Just south-west of Kinne-Kleva village you can see large reddish-coloured heaps in the distance.

These consist of alum shale that was heated to produce oil. The high hydrocarbon content of alum shale led to the formation of a company to extract oil from the shale as early as 1873. Another way to extract oil was by distilling the shale to produce gas. The gas was then used to burn lime in shaft kilns.

Alum shale was quarried from mines during the first half of the 20th century. The shale was used to produce oil for the armed forces during the first and second world wars. The mine reached its peak output during the mid-1940s. By that time around 300 people worked in the mine’s kilometre-long tunnels, which are not accessible to visitors today.

The oil that was produced, some 500 tonnes per year, was considered suitable for warships, and the plant was managed by the Swedish navy. The plant, which operated under the name of Flottans Skifferoljeverk (Fleet Shale Oil Works), was extended in 1941 and had an output of 20 tons of crude oil, 2–2.5 tons of “light petrol” and 8 tons of sulphur per day. Production was shut down in 1946.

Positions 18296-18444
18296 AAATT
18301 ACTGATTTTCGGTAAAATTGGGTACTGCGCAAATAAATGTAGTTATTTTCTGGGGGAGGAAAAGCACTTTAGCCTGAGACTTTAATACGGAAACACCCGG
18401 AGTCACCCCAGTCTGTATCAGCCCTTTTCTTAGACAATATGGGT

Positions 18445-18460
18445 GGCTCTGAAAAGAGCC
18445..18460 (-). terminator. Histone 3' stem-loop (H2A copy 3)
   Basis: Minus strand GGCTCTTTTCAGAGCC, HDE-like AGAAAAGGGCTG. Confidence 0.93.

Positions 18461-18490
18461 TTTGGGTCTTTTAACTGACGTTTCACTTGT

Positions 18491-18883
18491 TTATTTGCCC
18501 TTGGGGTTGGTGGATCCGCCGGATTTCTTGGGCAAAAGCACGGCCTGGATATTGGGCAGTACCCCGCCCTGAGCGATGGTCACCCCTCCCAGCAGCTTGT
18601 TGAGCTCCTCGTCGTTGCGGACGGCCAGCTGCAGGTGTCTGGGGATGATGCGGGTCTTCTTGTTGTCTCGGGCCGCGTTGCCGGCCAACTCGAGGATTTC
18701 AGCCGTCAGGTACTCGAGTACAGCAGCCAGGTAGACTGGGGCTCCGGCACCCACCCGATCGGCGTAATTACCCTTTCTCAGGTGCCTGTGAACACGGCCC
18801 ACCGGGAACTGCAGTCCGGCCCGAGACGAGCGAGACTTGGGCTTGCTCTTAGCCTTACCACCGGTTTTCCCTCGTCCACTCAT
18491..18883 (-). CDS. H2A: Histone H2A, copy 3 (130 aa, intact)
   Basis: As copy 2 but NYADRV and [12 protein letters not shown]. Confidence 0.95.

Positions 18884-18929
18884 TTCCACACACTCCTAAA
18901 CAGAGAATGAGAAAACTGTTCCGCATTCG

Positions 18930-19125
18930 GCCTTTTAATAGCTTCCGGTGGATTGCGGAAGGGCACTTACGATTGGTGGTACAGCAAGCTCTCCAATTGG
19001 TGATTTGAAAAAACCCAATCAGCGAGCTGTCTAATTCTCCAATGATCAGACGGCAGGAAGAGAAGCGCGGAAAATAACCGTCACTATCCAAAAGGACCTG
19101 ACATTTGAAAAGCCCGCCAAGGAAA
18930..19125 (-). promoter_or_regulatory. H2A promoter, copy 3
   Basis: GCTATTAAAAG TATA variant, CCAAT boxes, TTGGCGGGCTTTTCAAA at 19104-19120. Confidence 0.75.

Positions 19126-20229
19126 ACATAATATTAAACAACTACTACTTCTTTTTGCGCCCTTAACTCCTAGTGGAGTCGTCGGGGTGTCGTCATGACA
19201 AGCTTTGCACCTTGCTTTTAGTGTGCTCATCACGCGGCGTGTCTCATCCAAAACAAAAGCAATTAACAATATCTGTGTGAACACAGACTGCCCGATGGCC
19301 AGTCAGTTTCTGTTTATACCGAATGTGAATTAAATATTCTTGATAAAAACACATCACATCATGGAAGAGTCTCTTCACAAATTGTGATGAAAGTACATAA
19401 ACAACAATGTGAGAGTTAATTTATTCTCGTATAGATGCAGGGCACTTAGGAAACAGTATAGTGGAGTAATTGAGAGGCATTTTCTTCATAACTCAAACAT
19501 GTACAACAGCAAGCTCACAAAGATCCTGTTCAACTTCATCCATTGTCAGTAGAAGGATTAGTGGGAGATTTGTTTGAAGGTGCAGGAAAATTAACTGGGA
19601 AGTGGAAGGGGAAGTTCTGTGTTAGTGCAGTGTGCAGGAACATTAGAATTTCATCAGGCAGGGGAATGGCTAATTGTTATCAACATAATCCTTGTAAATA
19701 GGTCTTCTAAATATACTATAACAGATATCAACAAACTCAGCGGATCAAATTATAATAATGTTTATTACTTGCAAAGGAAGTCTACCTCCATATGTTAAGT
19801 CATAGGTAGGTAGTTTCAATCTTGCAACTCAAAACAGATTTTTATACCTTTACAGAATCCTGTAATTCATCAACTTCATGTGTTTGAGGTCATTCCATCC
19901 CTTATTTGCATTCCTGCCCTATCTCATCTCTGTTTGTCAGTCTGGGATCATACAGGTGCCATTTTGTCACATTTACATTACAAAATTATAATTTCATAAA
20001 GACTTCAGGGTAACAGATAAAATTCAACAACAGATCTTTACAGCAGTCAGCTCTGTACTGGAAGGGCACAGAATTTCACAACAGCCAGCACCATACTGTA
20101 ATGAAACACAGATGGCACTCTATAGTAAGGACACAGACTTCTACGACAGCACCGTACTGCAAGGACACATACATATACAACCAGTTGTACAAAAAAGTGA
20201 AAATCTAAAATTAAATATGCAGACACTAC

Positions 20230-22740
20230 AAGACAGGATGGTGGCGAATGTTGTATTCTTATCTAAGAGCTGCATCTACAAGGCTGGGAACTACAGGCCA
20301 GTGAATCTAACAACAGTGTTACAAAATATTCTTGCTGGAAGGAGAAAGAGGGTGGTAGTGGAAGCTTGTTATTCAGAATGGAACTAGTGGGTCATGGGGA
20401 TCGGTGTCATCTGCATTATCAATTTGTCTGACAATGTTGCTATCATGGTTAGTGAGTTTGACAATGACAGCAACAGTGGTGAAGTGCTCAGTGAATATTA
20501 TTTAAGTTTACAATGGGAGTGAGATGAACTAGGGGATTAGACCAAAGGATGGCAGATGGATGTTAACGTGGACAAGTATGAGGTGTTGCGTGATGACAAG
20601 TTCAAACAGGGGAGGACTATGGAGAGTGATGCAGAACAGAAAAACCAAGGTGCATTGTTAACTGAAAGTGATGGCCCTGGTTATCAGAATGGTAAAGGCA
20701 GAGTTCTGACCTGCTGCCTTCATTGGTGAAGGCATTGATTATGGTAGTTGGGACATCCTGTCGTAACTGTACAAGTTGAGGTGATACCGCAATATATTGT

Alongside the spectator stands at Kinnekulle Ring racing circuit is a long and spectacular exposed shale face that is around 500 million years old, in which large limestone lenses known as anthraconite or stinkstone are commonly found. These limestone concretions are particularly rich in hydrocarbons.

Visitors are advised not to enter the mine tunnels as they pose a serious health risk. This is because the shale contains relatively high levels of uranium, which produces radon gas.

There is limited access to the exposed shale along the race track, as this area is now used as a skid pan for vehicles.

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